Among the species rarely isolated in clinical laboratories, at least one isolation from cervical lymphadenitis is reported for each of the following: Mycobacterium heidelbergense [25], Mycobacterium mantenii [36], Mycobacterium palustre [26], Mycobacterium tusciae [37] and Mycobacterium asiaticum [38]. In most cases, such strains were included among the ones characterized for the description of the new species. Mycobacterium bohemicum, an uncommon mycobacterium indeed, has been reported responsible for a relatively high number of cases of scrofula [39].

Mycobacterium gordonae and the members of the Mycobacterium terrae complex are only exceptionally responsible for disease in humans. Such characteristic is apparently confirmed for adenitis since for the first species, there is only one report present in literature [40], and only two cases – one due to Mycobacterium arupense [41] and one to Mycobacterium terrae [42] – are reported so far for the M. terrae complex.[48]

Rapidly growing species

The numerous cases reported above – all related to slowly growing species – clearly contrast with the paucity of cases imputable to rapid growers. Their isolation from cervico-facial lymphadenitis is extremely rare and limited to the three most common species: Mycobacterium fortuitum, Mycobacterium chelonae [43] and Mycobacterium abscessus [44].


  Discussion Top


The epidemiologic picture emerging from this review is not exempt from the following biases:

  • The high proportion of cases of M. scrofulaceum reported until the 1980s is at least in part questionable: a number of species, among which M. lentiflavum, M. tusciae, M. bohemicum and many others, fit the rough characteristics taken into account initially to characterize M. scrofulaceum. Furthermore, the term “scrofulaceum” itself may well have played a role in the direct assignment of such species of many of the scotochromogenic slow growers isolated from cases of scrofula.
  • The use of biochemical tests, widespread until the end of the last century, leads to wrongly assigning all the less frequently encountered NTMs to just one of the species (usually no more than about 30) present in the identification tables available in microbiological manuals.
  • Even the use of more recent and more accurate methods like nucleic-acid probes is not exempt from the incorrect identifications due to cross-reactivity of some of the probes ([Table 1]).
  • The lack of expertise may also lead to incorrect identification even by the users of genetic sequencing once databases that are not exhaustive or are not controlled are used [45].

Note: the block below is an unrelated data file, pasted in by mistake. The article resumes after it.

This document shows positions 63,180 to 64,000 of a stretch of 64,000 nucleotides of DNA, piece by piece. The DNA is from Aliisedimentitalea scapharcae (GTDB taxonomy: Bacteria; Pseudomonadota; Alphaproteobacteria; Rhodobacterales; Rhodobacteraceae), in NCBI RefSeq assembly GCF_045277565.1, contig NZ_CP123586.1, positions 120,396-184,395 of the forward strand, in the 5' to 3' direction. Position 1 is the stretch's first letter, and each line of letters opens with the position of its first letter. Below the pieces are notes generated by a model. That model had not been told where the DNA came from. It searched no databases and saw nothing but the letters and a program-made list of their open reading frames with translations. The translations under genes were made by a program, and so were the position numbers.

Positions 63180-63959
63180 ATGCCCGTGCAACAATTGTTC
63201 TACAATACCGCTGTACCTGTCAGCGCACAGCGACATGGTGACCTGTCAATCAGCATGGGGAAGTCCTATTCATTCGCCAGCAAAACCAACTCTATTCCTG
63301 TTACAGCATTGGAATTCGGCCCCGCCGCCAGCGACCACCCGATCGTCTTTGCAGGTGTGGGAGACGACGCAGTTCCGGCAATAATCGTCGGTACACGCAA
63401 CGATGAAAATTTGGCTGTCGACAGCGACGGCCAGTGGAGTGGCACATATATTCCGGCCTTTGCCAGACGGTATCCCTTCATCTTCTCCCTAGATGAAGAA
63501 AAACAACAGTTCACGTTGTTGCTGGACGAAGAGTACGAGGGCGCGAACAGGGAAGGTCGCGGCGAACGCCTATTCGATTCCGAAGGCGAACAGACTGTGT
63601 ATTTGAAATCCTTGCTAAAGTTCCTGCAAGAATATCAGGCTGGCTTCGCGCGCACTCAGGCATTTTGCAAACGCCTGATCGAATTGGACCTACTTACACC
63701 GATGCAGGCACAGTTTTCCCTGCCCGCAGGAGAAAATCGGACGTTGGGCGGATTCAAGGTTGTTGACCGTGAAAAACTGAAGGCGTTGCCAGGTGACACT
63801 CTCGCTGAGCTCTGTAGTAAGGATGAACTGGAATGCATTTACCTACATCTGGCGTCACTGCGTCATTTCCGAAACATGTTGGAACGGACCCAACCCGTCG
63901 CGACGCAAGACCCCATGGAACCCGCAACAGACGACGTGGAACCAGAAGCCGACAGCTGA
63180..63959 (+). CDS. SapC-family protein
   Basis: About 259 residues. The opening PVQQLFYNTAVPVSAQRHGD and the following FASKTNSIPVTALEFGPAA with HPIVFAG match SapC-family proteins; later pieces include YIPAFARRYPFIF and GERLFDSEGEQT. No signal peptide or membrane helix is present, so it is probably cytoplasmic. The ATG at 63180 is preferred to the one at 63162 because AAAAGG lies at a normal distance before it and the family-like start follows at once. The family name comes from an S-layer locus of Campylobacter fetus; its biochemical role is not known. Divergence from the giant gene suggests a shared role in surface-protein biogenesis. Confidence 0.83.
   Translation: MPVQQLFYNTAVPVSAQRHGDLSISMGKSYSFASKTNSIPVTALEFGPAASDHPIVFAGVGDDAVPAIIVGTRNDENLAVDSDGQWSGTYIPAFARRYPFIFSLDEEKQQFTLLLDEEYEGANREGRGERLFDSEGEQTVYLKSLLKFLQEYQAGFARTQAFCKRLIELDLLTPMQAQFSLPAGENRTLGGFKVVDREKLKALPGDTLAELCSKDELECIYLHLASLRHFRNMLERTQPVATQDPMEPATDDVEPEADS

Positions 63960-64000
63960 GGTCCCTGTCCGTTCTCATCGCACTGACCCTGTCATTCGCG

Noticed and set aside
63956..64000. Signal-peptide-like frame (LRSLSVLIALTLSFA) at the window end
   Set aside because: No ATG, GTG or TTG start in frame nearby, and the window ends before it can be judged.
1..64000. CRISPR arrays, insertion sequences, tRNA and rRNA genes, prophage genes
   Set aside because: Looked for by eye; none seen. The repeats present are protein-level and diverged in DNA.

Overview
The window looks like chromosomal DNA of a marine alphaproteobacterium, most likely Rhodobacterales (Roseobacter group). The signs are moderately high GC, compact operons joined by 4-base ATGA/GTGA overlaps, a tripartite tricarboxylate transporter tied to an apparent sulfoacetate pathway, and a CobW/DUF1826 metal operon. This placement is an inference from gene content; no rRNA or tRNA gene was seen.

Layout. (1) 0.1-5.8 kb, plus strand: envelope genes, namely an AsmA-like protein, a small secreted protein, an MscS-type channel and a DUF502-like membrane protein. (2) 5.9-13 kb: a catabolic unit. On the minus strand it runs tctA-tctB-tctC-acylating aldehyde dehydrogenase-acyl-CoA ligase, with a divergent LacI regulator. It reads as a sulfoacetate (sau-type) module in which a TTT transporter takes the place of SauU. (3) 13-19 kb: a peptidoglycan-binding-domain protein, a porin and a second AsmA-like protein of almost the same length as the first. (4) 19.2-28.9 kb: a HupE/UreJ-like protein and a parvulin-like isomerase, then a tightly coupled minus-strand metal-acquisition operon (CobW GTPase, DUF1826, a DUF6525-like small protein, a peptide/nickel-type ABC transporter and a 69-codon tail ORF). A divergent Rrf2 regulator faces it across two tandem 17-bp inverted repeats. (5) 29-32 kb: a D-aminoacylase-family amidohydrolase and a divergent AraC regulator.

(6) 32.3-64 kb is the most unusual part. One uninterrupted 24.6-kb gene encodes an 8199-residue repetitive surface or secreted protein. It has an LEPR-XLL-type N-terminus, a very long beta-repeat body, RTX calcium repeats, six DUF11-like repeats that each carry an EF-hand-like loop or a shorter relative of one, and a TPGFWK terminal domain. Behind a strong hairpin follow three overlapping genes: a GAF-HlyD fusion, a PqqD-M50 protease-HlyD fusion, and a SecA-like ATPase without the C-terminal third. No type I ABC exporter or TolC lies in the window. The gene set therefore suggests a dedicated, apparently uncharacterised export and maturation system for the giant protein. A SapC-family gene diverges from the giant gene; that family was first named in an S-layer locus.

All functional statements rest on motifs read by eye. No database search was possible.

Table 1: Species whose prevalence in cervical lymphadenitis is underestimated because of cross-reactions of commercial nucleic-acid probes [48] (only the species isolated at least once from cervical lymphadenitis are included).

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It seems, therefore, not rash to assert that the role of M. scrofulaceum is - in literature related to pediatric cervical lymphadenitis – highly overestimated while, in contrast, is underestimated the involvement of many of the species described in the last 20 years.

It is now generally accepted that NTM species differ in their ability to cause lung disease in humans [46],[47]. While for NTMs of respiratory origin, the problem of distinguishing contaminants from causative agents of disease does exist, the strains isolated from lymphadenitis (from excised lymph nodes, fine needle aspirates, and drainage material) are ipso facto clinically significant, thus making easy the speculation on different potentials of single species in infecting lymph nodes.

Although it seems certain that lymph nodal NTM infection originates from the environment, no direct connection exists between the prevalence of different species in the environment and their involvement in cases of adenitis. The case of MAC is striking; the two major species – M. avium and M. intracellulare – are both very common in the environment, but while the adenitis due to M. avium has by far the highest incidence, the cases due to M. intracellulare are, if any, extremely rare. Mycobacterium xenopi, one of the most prevalent species in many countries of Europe where it is often responsible for severe pulmonary diseases, has never been isolated from lymph nodes. Apart from M. avium, only one species among the most frequently isolated is involved in a balanced proportion in pulmonary and lymph nodal diseases: M. malmoense.

It is surprising, in contrast, that species for which little awareness still exists in clinical laboratories are frequently isolated from scrofula: M. lentiflavum, M. bohemicum and M. interjectum are the most striking examples.

The involvement of rapidly growing mycobacteria in pediatric lymphadenitis is restricted to a very limited number of cases.

It seems likely, therefore, that although a ranking in pathogenic potential of different NTMs exists, this is not absolute, but rather organ-specific. Of the top pathogens for the lung, only M. malmoense is ranked for lymph nodes too. Other major responsible of lymphadenitis include, in adjunct to M. avium and M. haemophilum, most of the species of the M. simiae complex and M. bohemicum.



 
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    Tables

  [Table 1]